Confused? Check out the advanced-stats glossary here.
1. From 2-10 to 6-6 to ... ?
You don't have to believe it. Small samples create results your eyes don't expect, and no matter what, we're working with samples of 12 to 15 Saturdays. Another 15-20 Saturdays might paint a different picture.
Regardless, on the 12 Saturdays that Temple played football last fall, the Owls put together a series of results that suggested they had one of the best defenses in FBS. They allowed 17.5 points per game, fourth in the country. They allowed 4.75 yards per play, 11th.
And when you adjust for opponent, the rankings don't change much. Temple ranked 16th in Def. S&P+, driven by the ability to limit big plays, prevent teams from turning scoring opportunities into seven points, and improve dramatically as a half unfolded.
You don't have to believe that Temple's 2014 defense was better than Georgia's (17th in Def. S&P+), Michigan's (18th), Virginia's (19th), etc. But it was awfully effective.
Two other interesting notes about this defense:
1. In 10 years of S&P+ data, the only unit to ever improve by more than 90 spots in one season had been Auburn's offense in Gus Malzahn's return, jumping 91 spots. Temple's defense improved by 97.
2. It returns all 11 starters and almost its entire second string. It also adds the fruits of a second straight solid recruiting class.
A unit that improves so dramatically likely improved too much and will see statistical regression. And a unit that returns all 11 starters is almost guaranteed to improve. These conflicting traits make Temple a fascinating team.
Of course, with a top-20 defense, Temple still went 6-6. That was a rise from 2013's 2-10 finish, but it was still a mediocre finish in a mediocre conference. That tells you most of what you need to know about the offense.
But the combination of experience (the starting quarterback, two of three primary rushers, three of the top four receivers, and four starting linemen) and new blood (four three-star-plus running backs, two-three star receivers, and a four-star redshirt freshman lineman) could drag the Owls higher on the scoreboard.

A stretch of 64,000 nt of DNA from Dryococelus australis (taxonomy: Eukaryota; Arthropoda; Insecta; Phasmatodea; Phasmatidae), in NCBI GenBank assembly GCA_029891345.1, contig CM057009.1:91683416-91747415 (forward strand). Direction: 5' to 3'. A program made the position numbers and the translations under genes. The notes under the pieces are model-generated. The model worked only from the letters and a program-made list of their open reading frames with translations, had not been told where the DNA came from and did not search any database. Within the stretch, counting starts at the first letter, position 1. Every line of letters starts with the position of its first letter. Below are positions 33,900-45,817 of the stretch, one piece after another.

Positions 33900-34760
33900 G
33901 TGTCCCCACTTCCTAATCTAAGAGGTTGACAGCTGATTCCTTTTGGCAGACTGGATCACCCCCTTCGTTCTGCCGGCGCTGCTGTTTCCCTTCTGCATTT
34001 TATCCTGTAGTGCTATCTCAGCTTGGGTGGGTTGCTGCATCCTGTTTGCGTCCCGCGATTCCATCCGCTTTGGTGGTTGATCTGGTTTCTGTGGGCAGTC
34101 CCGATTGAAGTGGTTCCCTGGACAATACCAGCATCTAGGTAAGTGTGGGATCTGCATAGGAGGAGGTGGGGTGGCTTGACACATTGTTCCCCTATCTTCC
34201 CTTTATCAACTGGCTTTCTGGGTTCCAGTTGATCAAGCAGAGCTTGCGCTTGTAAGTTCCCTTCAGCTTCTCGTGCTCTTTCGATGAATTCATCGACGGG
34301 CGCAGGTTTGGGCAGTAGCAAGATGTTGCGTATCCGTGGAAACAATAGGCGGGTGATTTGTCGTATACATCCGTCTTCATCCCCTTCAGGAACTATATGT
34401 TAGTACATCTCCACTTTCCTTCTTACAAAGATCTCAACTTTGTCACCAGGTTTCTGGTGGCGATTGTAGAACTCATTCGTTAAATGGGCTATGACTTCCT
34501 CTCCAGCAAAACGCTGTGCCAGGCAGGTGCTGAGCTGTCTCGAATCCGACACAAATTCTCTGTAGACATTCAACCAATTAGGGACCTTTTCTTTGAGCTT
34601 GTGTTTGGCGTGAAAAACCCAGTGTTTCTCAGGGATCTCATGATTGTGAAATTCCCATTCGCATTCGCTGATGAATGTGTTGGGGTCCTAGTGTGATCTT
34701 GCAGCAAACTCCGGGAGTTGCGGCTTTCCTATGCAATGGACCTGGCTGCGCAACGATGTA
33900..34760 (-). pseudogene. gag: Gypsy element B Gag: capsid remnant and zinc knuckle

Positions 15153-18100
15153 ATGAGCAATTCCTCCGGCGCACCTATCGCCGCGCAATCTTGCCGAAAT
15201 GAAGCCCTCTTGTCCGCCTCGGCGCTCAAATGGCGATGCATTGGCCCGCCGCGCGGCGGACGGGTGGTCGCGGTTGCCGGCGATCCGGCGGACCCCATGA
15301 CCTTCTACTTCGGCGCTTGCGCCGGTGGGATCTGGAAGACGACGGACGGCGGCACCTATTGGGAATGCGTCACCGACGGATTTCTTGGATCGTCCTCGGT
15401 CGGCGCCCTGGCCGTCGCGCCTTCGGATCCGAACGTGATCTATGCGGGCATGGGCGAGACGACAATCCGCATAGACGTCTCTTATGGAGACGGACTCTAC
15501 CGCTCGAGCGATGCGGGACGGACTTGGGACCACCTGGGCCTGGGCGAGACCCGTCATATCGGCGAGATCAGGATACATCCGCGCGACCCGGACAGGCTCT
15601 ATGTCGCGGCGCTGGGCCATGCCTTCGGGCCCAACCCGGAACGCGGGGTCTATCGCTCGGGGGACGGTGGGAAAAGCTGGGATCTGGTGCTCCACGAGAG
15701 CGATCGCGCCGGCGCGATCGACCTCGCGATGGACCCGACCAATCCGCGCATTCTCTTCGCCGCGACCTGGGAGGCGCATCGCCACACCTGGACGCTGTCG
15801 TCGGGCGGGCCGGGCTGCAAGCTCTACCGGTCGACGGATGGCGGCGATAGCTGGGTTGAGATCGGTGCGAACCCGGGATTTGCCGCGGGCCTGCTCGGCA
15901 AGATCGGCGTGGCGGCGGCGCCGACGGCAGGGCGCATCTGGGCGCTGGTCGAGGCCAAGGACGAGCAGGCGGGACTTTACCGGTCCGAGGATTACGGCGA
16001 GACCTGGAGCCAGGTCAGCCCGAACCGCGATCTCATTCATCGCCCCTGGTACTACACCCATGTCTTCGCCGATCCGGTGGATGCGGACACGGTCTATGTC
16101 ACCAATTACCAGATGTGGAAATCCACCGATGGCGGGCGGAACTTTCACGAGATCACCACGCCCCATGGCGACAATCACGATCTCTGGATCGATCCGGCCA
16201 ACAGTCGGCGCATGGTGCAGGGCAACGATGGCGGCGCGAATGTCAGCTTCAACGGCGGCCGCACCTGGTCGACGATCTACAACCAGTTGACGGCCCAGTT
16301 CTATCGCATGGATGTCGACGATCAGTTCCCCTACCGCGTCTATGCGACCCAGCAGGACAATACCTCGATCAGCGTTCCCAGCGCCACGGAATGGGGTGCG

And if the offense indeed improves, then ... why wouldn't Temple be an AAC contender? Especially with four of the six best teams on the schedule coming to Philadelphia?
Temple is one of college football's most fascinating teams in 2015. At least, on paper. (A bend-don't-break defense and sketchy offense don't create a team that is pleasing to the eye.) Matt Rhule has upgraded Temple's recruiting, and after a full-fledged Year Zero in 2013 (the Owls might have been the worst team in FBS for the first month), his squad made clear progress. I don't know what to expect, but if you play the Count the Ifs game, it doesn't take many ifs to make the Owls a legitimate top-50 team.
2014 Schedule & Results
|Record: 6-6 | Adj. Record: 6-6 | Final F/+ Rk: 67|
|Date||Opponent||Opp. F/+ Rk||Score||W-L||Percentile
|25-Oct||at Central Florida||60||14-34||L||7%||-33.8||0%|
|15-Nov||at Penn State||45||13-30||L||29%||-13.2||23%|
|Points Per Game||23.1||100||17.5||4|
2. Either great on the road or iffy at home
After an up-and-down start, Temple's defense was consistent. The Owls allowed 7.3 yards per play against Navy's masterful option, suffocated Delaware State to the tune of 1.8 yards per play, then settled into a rhythm; in each of their other 10 games, they allowed between 3.8 and 5.4 yards per play.
That's the only time I'll use the word "consistent." Temple's week-to-week performances were all over the map, thanks to their hit-or-mostly-miss offense. When the offense showed up, the Owls played like a top-40 team: 77th percentile against Vanderbilt, 92nd against Delaware State, 73rd against UConn, 79th against ECU, 71st against Tulane.
When the offense was a liability, it was too much for the defense to overcome. The five performances at the 70th percentile or greater were offset by five weeks spent below the 30th percentile. Temple's week-to-week performance chart looked like a heartbeat, but there's another interesting trait that could be important:
- Average Percentile Performance (home): 53% (record: 3-3)
- Average Percentile Performance (road): 46% (record: 3-3)
This is the first year I've been working with the idea of using percentiles to measure performance, so I don't know all the ins and outs yet, but a team's home averages seem to be about 25 percent higher than its road averages. Temple's were not. The Owls were almost the same team at home and away.